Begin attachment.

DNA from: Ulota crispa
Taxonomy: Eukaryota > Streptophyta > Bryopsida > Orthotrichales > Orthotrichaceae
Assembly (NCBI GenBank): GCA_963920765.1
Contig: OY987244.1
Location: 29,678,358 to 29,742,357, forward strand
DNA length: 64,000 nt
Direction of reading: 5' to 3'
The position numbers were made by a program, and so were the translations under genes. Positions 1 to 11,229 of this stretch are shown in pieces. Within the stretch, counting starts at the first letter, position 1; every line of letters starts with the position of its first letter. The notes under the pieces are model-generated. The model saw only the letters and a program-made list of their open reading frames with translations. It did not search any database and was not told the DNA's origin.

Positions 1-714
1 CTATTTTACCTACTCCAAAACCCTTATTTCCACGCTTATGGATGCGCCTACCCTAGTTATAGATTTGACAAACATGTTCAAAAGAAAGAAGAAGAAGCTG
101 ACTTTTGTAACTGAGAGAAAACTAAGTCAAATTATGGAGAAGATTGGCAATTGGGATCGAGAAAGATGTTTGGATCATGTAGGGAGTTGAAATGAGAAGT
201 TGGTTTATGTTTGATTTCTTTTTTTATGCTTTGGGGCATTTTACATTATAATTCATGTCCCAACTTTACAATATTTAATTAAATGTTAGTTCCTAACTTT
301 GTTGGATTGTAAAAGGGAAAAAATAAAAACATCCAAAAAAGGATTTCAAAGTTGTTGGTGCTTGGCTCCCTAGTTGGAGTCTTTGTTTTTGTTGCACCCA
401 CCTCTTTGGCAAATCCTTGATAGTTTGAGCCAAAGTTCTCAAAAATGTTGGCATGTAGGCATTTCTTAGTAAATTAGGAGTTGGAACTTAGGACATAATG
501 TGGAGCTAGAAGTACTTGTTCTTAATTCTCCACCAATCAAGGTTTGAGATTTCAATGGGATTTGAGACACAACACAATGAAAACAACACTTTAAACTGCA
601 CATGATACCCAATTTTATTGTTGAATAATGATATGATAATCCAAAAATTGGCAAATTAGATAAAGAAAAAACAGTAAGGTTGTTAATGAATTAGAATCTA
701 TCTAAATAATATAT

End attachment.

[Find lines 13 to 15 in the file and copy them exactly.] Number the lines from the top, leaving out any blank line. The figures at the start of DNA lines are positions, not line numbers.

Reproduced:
301 GTTGGATTGTAAAAGGGAAAAAATAAAAACATCCAAAAAAGGATTTCAAAGTTGTTGGTGCTTGGCTCCCTAGTTGGAGTCTTTGTTTTTGTTGCACCCA
401 CCTCTTTGGCAAATCCTTGATAGTTTGAGCCAAAGTTCTCAAAAATGTTGGCATGTAGGCATTTCTTAGTAAATTAGGAGTTGGAACTTAGGACATAATG
501 TGGAGCTAGAAGTACTTGTTCTTAATTCTCCACCAATCAAGGTTTGAGATTTCAATGGGATTTGAGACACAACACAATGAAAACAACACTTTAAACTGCA